with its 60 million dead, half Soviets, was fresh in the memory of all adults. In the 1940s, the war had introduced many new and deadly innovations including blitzkrieg
Blitzkrieg
For other uses of the word, see: Blitzkrieg Blitzkrieg is an anglicized word describing all-motorised force concentration of tanks, infantry, artillery, combat engineers and air power, concentrating overwhelming force at high speed to break through enemy lines, and, once the lines are broken,...

-style surprise attacks used in the invasion of Poland and in the attack on Pearl Harbor
Attack on Pearl Harbor
The attack on Pearl Harbor was a surprise military strike conducted by the Imperial Japanese Navy against the United States naval base at Pearl Harbor, Hawaii, on the morning of December 7, 1941...

; the V-2 rocket
V-2 rocket
The V-2 rocket , technical name Aggregat-4 , was a ballistic missile that was developed at the beginning of the Second World War in Germany, specifically targeted at London and later Antwerp. The liquid-propellant rocket was the world's first long-range combat-ballistic missile and first known...

, a ballistic missile
Ballistic missile
A ballistic missile is a missile that follows a sub-orbital ballistic flightpath with the objective of delivering one or more warheads to a predetermined target. The missile is only guided during the relatively brief initial powered phase of flight and its course is subsequently governed by the...

 which killed thousands in attacks on London
London
London is the capital city of :England and the :United Kingdom, the largest metropolitan area in the United Kingdom, and the largest urban zone in the European Union by most measures. Located on the River Thames, London has been a major settlement for two millennia, its history going back to its...

 and Antwerp; and the atom bomb, which killed hundreds of thousands in the atomic bombings of Hiroshima and Nagasaki
Atomic bombings of Hiroshima and Nagasaki
During the final stages of World War II in 1945, the United States conducted two atomic bombings against the cities of Hiroshima and Nagasaki in Japan, the first on August 6, 1945, and the second on August 9, 1945. These two events are the only use of nuclear weapons in war to date.For six months...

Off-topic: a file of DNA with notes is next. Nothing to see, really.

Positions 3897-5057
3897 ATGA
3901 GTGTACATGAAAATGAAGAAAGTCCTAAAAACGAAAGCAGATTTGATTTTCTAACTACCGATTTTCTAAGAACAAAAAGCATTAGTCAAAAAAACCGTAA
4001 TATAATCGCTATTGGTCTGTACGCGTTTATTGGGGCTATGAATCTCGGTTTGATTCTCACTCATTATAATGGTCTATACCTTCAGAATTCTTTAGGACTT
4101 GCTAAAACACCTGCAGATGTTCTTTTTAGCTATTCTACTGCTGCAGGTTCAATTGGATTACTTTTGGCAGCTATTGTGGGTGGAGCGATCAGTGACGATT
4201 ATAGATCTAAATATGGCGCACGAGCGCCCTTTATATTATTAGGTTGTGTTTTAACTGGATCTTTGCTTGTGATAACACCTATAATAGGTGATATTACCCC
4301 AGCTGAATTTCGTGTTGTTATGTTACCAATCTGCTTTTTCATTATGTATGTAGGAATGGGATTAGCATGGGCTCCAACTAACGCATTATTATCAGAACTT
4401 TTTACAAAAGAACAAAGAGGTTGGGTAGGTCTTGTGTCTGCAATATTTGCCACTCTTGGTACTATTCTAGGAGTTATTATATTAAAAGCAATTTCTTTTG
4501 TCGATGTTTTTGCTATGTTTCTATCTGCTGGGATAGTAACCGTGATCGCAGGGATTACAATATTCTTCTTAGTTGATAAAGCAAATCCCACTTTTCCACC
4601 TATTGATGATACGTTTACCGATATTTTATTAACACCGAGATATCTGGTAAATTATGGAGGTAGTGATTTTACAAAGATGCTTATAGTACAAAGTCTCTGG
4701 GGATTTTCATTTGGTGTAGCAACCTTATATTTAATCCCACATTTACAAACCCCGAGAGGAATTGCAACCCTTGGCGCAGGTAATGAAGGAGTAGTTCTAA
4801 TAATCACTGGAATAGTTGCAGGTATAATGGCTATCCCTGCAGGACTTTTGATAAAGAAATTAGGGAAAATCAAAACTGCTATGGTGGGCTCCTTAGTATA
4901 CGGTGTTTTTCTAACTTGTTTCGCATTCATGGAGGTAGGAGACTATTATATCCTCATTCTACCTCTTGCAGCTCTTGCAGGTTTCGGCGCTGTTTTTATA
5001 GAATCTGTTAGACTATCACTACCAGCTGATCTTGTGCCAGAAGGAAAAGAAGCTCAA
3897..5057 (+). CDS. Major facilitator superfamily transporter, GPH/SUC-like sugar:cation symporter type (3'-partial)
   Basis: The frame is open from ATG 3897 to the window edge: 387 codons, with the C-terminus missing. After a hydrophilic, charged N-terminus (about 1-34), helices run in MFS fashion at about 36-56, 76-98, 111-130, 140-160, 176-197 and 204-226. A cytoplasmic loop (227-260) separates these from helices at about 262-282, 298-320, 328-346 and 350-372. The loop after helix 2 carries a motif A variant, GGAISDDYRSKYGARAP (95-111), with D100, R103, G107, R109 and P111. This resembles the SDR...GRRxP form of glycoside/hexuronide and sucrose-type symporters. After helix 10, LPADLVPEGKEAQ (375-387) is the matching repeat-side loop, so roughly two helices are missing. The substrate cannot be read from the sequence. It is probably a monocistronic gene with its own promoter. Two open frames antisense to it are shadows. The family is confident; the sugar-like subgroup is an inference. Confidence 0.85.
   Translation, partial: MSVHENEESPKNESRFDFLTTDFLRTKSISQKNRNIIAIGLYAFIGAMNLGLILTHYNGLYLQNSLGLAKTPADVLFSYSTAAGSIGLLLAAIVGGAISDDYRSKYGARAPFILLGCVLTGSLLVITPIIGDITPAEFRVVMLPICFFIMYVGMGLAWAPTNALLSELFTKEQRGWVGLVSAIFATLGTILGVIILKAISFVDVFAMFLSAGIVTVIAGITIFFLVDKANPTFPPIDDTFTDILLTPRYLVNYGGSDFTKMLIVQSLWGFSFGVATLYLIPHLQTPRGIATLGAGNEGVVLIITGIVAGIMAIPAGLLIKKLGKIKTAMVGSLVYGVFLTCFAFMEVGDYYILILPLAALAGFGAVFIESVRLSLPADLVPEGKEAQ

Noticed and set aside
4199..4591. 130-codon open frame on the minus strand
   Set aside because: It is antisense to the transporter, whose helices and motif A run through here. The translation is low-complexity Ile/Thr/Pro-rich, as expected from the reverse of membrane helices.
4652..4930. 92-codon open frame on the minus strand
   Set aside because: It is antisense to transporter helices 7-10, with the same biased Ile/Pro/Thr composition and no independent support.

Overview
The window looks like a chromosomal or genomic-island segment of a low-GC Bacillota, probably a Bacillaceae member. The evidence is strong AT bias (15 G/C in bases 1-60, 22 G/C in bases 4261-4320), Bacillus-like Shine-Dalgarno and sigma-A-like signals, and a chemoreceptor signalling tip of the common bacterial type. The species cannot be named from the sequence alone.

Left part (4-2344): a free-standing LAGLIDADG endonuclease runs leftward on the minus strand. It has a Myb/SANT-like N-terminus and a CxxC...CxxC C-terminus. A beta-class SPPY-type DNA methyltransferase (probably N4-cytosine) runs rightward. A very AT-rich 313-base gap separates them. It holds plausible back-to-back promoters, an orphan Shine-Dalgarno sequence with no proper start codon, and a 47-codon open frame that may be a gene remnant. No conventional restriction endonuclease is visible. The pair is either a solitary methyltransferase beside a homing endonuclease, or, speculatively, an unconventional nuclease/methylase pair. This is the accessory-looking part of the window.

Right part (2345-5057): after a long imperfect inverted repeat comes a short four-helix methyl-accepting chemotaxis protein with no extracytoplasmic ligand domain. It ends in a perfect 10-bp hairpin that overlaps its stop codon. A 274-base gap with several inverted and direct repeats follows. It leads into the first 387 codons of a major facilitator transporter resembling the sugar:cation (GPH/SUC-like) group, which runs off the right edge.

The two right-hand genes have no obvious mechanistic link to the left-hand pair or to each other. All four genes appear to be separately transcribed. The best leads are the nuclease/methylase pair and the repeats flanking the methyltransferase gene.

. In the 1950s, tensions mounted between the two ideologically opposed superpower
Superpower
A superpower is a state with a dominant position in the international system which has the ability to influence events and its own interests and project power on a worldwide scale to protect those interests...

s of the United States and the Soviet Union
Soviet Union
The Soviet Union , officially the Union of Soviet Socialist Republics , was a constitutionally socialist state that existed in Eurasia between 1922 and 1991....

 that had emerged as victors in the conflict, particularly after the development by both countries of the hydrogen bomb.

On 4 October 1957, the Soviet Union launched
Rocket launch
A rocket launch is the takeoff phase of the flight of a rocket. Launches for orbital spaceflights, or launches into interplanetary space, are usually from a fixed location on the ground, but may also be from a floating platform such as the San Marco platform, or the Sea Launch launch...

 Sputnik 1
Sputnik 1
Sputnik 1 ) was the first artificial satellite to be put into Earth's orbit. It was launched into an elliptical low Earth orbit by the Soviet Union on 4 October 1957. The unanticipated announcement of Sputnik 1s success precipitated the Sputnik crisis in the United States and ignited the Space...

as the first artificial satellite to orbit the Earth and so initiated the Space Age
Space Age
The Space Age is a time period encompassing the activities related to the Space Race, space exploration, space technology, and the cultural developments influenced by these events. The Space Age is generally considered to have begun with Sputnik...